• This image from video released Thursday, April 18, 2013 by the FBI shows one of two suspects sought in connection with the Boston Marathon bombings. The FBI released photos and video of the two suspects and asked for the public's help in identifying them, zeroing in on the two men on surveillance-camera footage less than three days after the deadly attack. (AP Photo/FBI)

  • Suspect 2, Hand Next To Ear

  • This image from video released Thursday, April 18, 2013 by the FBI shows one of two suspects sought in connection with the Boston Marathon bombings. The FBI released photos and video of two suspects in the Boston Marathon bombing and asked for the public's help in identifying them, zeroing in on the two men on surveillance-camera footage less than three days after the deadly attack. (AP Photo/FBI)

  • Suspect 2

  • This image from video released Thursday, April 18, 2013 by the FBI shows one of two suspects sought in connection with the Boston Marathon bombings. The FBI released photos and video of two suspects in the Boston Marathon bombing and asked for the public's help in identifying them, zeroing in on the two men on surveillance-camera footage less than three days after the deadly attack. (AP Photo/FBI)

  • Boston Marathon Explosions

    This image provided by the Boston Regional Intelligence Center shows Dzhokhar A. Tsarnaev, one of the suspects in the Boston Marathon bombings. Authorities say Tsarnaev is still at large after he and another suspect — both identified to The Associated Press as coming from the Russian region near Chechnya — killed an MIT police officer, injured a transit officer in a firefight and threw explosive devices at police during their getaway attempt in a long night of violence into the early hours of Friday, April 19, 2013. The second suspect, who has not yet been identified, was killed in a shootout with police. (AP Photo/Boston Regional Intelligence Center)

  • This surveillance photo released via Twitter Friday, April 19, 2013 by the Boston Police Department shows a suspect entering a convenience store that police are pursuing in Watertown, Mass. Police say he is one of two suspects in the fatal shooting of an MIT police officer and tied to the Boston Marathon bombing. (AP Photo/Boston Police Department)

  • MIT SHOOTINGS 2

    Graphic shows photos of suspects; locates Watertown and Cambridge, Mass., where Boston Marathon bombing suspects exchanged gunfire and one is dead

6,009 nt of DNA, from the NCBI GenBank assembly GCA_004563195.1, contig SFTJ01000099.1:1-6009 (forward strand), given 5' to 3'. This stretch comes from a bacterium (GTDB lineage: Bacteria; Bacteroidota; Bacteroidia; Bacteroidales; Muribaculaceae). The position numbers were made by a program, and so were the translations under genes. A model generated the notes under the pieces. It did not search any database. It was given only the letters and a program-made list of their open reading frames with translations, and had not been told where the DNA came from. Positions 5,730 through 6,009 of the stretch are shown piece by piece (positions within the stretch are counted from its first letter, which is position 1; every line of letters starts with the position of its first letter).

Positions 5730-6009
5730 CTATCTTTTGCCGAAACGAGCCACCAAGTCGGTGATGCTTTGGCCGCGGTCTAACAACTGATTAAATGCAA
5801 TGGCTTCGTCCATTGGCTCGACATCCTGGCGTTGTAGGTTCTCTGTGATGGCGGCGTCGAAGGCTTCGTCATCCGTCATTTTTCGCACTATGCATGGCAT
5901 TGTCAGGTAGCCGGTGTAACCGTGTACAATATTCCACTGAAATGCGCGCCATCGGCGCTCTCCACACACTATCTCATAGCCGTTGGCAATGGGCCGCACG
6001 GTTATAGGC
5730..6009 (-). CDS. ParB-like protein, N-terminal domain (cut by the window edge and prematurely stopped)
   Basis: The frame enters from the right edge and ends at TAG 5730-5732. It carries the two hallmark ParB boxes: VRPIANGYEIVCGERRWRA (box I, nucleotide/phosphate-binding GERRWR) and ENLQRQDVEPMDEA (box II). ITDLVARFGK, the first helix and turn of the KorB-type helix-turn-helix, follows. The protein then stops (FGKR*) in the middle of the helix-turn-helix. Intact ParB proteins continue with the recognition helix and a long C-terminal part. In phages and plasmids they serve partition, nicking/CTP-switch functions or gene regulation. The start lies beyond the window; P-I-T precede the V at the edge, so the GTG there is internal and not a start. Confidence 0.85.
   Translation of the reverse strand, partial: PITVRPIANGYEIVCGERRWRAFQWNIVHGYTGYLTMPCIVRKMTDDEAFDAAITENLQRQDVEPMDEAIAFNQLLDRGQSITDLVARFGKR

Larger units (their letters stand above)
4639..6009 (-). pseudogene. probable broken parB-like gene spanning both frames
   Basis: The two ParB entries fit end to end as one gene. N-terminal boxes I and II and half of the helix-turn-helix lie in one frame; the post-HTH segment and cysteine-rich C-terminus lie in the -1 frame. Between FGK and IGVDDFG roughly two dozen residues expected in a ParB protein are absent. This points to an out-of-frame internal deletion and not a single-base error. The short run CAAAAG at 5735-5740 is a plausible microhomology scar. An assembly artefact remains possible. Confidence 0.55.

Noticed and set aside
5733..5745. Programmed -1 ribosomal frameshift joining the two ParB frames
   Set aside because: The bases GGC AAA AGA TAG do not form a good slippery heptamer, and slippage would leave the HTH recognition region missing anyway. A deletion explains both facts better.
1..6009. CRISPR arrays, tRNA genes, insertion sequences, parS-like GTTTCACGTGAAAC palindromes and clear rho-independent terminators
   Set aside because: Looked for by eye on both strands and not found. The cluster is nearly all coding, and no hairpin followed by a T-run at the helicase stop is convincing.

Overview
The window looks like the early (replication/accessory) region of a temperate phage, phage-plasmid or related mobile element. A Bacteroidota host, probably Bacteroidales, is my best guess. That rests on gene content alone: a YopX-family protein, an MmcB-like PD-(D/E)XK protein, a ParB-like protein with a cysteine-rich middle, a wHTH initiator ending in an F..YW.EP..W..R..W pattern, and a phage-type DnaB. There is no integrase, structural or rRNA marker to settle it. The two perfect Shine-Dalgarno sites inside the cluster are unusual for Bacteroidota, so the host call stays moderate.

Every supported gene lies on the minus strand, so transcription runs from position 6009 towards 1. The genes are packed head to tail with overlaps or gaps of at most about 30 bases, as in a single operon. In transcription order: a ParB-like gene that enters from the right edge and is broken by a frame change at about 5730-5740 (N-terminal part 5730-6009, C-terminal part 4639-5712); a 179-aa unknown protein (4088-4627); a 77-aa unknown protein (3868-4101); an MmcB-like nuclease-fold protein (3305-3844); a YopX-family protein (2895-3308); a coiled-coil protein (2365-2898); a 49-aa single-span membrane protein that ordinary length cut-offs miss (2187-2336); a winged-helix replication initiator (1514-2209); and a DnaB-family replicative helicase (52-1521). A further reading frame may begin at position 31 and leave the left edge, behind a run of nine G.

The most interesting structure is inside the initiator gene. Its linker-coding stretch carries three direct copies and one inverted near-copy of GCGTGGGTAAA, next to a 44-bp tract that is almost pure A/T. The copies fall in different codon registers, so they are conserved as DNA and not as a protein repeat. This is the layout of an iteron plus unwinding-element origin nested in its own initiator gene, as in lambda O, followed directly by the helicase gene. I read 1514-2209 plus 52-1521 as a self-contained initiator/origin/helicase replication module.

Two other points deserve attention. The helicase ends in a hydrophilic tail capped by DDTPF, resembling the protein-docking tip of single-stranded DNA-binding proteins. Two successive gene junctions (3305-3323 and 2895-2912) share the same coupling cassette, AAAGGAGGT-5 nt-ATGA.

• This combo of photos released by the FBI early Friday April 19, 2013, shows what the FBI is calling suspects number 1, left, and suspect number 2, right, walking through the crowd in Boston on Monday, April 15, 2013, before the explosions at the Boston Marathon. (AP Photo/FBI)

  • This photo released by the FBI early Friday April 19, 2013, shows what the FBI is calling suspect number 1, walking through the crowd in Boston on Monday, April 15, 2013, before the explosions at the Boston Marathon. (AP Photo/FBI)

  • This photo released by the FBI early Friday April 19, 2013, shows what the FBI is calling suspect number 2, walking through the crowd in Boston on Monday, April 15, 2013, before the explosions at the Boston Marathon. (AP Photo/FBI)

  • This photo released by the FBI early Friday April 19, 2013, shows what the FBI is calling suspect number 2 behind a lady, walking through the crowd in Boston on Monday, April 15, 2013, before the explosions at the Boston Marathon. (AP Photo/FBI)

  • This photo released by the FBI early Friday April 19, 2013, shows what the FBI is calling the suspects together, walking through the crowd in Boston on Monday, April 15, 2013, before the explosions at the Boston Marathon. (AP Photo/FBI)

  • BOSTON MARATHON

    Graphic shows photos of the suspects and where they were caught on tape, a demographic profile of the runners and a map of the marathon path

  • Screen shot 2013-04-19 at 14

  • Tamerlan Tsarnaev practices boxing at the Wai Kru Mixed Martial Arts center in April 2009 in Boston, Mass. These images show what is believed to be Boston bomber Tamerlan Tsarnaev boxing at the Wai Kru Mixed Martial Arts center in Boston, MA. The native Chechnya, dubbed Suspect 1 by the FBI, and has been reported as dead. He was described as a heavyweight fighter at the gym, and allegedly hoped to fight for the U.S., because his home nation was not recognised in the sporting world.

  • Tamerlan Tsarnaev practices boxing at the Wai Kru Mixed Martial Arts center in April 2009 in Boston, Mass.

  • Tamerlan Tsarnaev practices boxing at the Wai Kru Mixed Martial Arts center in April 2009 in Boston.

  • Tamerlan Tsarnaev practices boxing at the Wai Kru Mixed Martial Arts center in April 2009 in Boston.

  • Tamerlan Tsarnaev

    Tamerlan Tsarnaev practices boxing at the Wai Kru Mixed Martial Arts center in April 2009 in Boston.

  • Tamerlan Tsarnaev practices boxing at the Wai Kru Mixed Martial Arts center in April 2009 in Boston.

  • Tamerlan Tsarnaev practices boxing at the Wai Kru Mixed Martial Arts center in April 2009 in Boston.

  • Tamerlan Tsarnaev